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Faure – Penelope (1977)

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Faure – Penelope (1977)

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Pénélope .............................. Joséphine Veasey
Ulysse ................................ André Turp 
Eumée ................................. Richard Van Allan
Euryclée .............................. Johanna Peters
Eurymaque ............................. Neil Howlett
Antinous .............................. Alexander Oliver
Léodčs, un berger ..................... Gerald English
Ctésippe .............................. Richard Angas
Melantho .............................. Rosanne Creffield
Cléone ................................ Sarah Walker
Alkandre, Eurymone .................... Sara de Javelin
Phulo ................................. Susan Lees
Lydie ................................. Sally Le Sage

Welsh National Opera Chorus 
BBC Welsh orchestra
Dir.: David Lloyd-Jones

Cardiff,  1977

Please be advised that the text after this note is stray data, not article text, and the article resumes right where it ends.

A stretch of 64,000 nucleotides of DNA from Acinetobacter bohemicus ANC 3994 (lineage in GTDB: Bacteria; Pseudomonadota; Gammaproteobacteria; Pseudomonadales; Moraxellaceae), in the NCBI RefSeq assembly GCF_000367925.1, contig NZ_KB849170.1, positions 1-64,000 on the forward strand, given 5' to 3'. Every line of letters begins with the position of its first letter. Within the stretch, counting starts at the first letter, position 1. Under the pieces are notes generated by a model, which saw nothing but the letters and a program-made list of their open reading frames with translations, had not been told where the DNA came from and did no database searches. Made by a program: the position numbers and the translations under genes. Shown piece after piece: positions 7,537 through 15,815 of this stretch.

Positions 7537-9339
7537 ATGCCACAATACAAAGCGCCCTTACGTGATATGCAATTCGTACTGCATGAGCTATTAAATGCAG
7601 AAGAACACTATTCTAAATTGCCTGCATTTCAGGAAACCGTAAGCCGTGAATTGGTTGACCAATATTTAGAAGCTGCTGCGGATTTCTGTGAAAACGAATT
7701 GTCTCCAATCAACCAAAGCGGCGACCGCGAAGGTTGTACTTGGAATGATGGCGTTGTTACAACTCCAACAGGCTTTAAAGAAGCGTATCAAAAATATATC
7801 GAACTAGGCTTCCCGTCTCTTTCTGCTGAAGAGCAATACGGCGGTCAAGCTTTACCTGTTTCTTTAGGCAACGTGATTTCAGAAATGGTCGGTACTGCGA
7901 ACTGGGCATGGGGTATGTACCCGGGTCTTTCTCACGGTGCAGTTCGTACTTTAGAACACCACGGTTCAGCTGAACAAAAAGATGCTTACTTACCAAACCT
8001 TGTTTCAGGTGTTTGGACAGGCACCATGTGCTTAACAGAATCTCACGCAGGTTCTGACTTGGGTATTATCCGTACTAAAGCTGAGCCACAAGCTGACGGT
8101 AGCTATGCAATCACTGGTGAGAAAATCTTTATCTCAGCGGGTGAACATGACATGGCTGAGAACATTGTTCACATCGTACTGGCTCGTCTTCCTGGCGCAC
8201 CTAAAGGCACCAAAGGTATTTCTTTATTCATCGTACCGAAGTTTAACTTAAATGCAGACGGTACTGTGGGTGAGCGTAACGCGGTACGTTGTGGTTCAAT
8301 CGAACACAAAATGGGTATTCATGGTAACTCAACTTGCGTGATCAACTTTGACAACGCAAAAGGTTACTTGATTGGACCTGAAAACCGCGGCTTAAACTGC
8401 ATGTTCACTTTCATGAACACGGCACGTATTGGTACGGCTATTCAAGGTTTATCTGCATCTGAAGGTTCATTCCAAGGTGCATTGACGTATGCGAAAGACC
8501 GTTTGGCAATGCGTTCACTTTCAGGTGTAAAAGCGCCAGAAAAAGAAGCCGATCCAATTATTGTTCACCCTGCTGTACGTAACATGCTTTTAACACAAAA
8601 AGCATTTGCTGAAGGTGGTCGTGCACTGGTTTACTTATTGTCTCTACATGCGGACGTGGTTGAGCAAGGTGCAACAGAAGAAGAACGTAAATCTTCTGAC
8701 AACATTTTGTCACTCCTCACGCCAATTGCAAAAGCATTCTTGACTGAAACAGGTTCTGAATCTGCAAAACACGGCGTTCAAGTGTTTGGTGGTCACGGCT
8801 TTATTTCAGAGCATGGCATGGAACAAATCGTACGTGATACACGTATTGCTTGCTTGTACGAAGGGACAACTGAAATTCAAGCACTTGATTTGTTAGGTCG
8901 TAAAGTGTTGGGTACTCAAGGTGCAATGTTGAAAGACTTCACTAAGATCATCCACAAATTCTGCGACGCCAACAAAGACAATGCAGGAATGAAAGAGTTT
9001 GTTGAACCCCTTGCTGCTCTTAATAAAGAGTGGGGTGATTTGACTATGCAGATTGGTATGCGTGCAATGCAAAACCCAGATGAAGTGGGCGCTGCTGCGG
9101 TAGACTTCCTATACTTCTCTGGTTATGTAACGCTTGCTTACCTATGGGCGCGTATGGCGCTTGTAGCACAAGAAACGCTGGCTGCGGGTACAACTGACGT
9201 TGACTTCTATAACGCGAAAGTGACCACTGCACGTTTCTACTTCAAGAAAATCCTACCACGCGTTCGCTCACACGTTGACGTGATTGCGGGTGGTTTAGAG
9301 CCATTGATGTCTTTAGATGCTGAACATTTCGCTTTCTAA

The six years it took Fauré to complete his Pénélope have been multiplied no less than elevenfold for his 'poème lyrique' to reach the gramophone lists. Fauré has never been – and would never have wanted to be – a composer of vast popular appeal; Pénélope, with its rather pedestrian libretto and lack of stage action (until its violent ending), has not attracted opera-house managements; and its absence of big arias and detachable set-pieces has caused mere voice-fanciers to ignore it. Yet it is a work of outstanding quality, revealing strength as well as lyricism. Not coldly classical but warmly human, it concentrates (like Monteverdi's opera on the same subject) on the story of Ulysses's return, in disguise, to the wife who has lovingly waited 20 years for him, the attempt to bend his great bow by the importunate suitors she has kept at bay by a subterfuge, and Ulysses's eventual proclamation of his identity and slaughter of the detested parasites. Pénélope adopts a Wagnerian system of leading-motives (though the music, apart from the appearance of the Tristan chord, is far from being Wagnerian), and offers its singers, if not much depth of characterization, a great deal of expressive and gratefully written music. The love-theme, a variant of Fauré's favourite rising scale with a sharpened fourth (as in Lydia), is hauntingly beautiful. --- gramophone.co.uk

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